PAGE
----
Mould maker

German researchers have developed a new type of coating for metal moulds.


Working with Acmos Chemie, researchers at the Fraunhofer Institute for Manufacturing Engineering and Applied Materials Research (IFAM) in Bremen have developed a new type of coating for metal moulds.


Traditionally, manufacturers of fibre-reinforced plastic parts have to apply four to six layers of separating agent into a metal mould before they pour in a mixture of resin, plastic and textile fibres.


These separating agents are dissolved in a solvent which evaporates after each application, creating an environmental problem.  Europe’s polyurethane industry alone, for example, which supplies car manufacturers with such parts as tubes, seats and dashboards, uses several thousand tons of such hydrocarbon-based solvents every year.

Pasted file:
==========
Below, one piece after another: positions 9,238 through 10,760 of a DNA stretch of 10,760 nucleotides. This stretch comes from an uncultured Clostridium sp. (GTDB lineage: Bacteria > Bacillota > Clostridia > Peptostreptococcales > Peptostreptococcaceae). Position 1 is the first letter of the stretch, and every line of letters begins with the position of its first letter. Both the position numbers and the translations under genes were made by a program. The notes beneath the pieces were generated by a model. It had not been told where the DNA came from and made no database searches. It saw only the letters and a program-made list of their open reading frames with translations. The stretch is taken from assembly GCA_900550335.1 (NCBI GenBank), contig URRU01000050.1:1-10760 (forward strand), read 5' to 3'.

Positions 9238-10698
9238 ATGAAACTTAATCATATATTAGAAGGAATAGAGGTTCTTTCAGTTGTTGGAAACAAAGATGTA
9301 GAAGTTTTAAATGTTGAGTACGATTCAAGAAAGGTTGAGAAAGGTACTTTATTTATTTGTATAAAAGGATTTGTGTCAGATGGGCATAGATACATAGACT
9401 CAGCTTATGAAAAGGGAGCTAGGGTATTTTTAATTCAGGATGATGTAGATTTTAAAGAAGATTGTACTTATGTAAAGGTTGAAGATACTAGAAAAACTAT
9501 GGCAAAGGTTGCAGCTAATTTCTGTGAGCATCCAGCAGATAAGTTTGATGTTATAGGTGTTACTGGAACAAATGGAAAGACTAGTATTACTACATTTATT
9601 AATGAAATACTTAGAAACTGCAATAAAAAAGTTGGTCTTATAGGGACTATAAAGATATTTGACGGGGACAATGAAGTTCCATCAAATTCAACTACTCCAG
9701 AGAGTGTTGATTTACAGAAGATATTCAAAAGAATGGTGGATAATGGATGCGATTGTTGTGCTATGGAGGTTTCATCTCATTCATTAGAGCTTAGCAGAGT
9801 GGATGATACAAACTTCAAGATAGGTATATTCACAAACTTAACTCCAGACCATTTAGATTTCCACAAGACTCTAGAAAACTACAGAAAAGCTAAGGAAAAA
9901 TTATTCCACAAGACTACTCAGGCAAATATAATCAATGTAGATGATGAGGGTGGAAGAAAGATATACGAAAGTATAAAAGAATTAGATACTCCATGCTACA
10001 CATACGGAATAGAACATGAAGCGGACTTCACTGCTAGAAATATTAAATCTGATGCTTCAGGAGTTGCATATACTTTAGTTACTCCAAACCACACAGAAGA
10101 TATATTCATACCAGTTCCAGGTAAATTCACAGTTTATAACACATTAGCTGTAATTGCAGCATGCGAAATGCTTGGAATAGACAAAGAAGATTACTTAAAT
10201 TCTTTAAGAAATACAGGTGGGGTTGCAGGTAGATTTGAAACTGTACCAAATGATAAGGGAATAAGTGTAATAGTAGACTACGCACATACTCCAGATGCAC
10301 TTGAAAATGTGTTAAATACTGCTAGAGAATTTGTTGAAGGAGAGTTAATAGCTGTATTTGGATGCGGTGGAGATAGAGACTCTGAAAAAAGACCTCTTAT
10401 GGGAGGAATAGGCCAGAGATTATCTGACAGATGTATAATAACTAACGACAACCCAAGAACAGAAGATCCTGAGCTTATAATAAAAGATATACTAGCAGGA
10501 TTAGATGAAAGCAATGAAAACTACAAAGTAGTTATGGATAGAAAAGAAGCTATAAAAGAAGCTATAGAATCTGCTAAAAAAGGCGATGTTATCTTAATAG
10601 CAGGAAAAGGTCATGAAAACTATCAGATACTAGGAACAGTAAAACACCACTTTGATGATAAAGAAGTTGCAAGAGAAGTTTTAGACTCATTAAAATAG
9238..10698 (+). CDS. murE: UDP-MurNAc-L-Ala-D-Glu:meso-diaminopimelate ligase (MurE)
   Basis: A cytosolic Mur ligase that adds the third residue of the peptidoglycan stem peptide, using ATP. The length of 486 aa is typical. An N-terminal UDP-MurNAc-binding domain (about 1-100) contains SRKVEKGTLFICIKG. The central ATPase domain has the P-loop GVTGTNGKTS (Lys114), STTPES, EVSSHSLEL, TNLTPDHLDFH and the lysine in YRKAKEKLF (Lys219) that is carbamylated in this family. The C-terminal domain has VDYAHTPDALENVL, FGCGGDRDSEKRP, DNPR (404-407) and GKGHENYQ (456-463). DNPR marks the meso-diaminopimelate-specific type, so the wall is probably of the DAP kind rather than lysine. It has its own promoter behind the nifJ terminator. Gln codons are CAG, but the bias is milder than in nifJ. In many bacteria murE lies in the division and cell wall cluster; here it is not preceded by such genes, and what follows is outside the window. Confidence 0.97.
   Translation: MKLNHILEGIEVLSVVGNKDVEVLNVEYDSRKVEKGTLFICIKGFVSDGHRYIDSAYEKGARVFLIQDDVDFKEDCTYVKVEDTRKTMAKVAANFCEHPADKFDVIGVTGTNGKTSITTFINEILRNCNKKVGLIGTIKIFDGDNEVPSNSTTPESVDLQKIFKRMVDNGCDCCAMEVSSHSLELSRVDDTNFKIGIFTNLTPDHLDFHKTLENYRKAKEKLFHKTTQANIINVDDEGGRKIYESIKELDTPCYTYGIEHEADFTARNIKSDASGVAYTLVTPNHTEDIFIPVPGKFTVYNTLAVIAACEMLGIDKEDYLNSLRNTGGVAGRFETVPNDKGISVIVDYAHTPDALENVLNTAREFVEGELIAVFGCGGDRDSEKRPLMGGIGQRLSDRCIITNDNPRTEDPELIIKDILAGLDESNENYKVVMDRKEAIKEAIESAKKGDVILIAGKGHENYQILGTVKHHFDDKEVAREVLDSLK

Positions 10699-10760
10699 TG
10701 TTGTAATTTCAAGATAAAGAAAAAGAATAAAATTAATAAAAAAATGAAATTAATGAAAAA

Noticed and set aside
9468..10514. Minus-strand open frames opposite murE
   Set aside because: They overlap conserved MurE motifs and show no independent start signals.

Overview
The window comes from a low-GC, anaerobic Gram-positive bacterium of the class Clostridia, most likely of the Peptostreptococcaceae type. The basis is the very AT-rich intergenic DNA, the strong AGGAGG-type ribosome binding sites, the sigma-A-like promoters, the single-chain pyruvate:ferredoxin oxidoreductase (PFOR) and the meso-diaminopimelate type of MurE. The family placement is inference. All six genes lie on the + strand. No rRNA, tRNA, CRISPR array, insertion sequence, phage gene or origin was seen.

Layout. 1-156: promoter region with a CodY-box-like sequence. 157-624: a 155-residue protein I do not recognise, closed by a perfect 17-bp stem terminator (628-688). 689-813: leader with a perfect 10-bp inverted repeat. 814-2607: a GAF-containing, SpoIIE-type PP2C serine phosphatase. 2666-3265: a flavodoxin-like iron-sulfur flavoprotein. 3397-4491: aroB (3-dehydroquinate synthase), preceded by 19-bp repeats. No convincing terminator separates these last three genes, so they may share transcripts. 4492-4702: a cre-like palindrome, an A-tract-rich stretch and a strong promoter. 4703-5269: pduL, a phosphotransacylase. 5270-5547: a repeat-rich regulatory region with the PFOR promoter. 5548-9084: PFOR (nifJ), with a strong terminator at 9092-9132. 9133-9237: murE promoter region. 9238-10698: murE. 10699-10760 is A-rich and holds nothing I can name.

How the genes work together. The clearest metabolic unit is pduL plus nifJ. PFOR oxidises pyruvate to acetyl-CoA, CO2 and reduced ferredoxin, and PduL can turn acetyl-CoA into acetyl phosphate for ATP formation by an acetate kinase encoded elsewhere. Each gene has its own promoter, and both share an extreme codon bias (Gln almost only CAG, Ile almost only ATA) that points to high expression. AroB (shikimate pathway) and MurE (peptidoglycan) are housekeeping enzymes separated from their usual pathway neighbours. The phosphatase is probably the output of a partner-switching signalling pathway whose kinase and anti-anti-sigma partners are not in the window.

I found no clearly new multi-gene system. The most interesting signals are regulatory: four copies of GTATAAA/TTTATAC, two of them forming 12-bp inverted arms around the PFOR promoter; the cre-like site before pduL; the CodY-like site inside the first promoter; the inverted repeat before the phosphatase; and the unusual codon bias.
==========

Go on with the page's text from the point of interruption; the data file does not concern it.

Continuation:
But the researchers’ new plasma polymer coating only has to be renewed after thirty to a hundred cycles, ‘In some applications, it even lasts up to a thousand cycles,’ said IFAM project manager Gregor Graßl. ‘This accelerates production and is kind to the environment, as no solvent is released into the air.’


It also takes less time to clean the mould after each component, as less material sticks to the surface. Another advantage is that the finished plastic parts no longer need to be stripped before painting. Until now, they were always covered in residues of non-stick solvent, which prevented paints or adhesives sticking to them as well.


The coating process will be on display at the K2007 plastics trade fair in Düsseldorf (Stand E91, Hall 3) from October 24 to 31.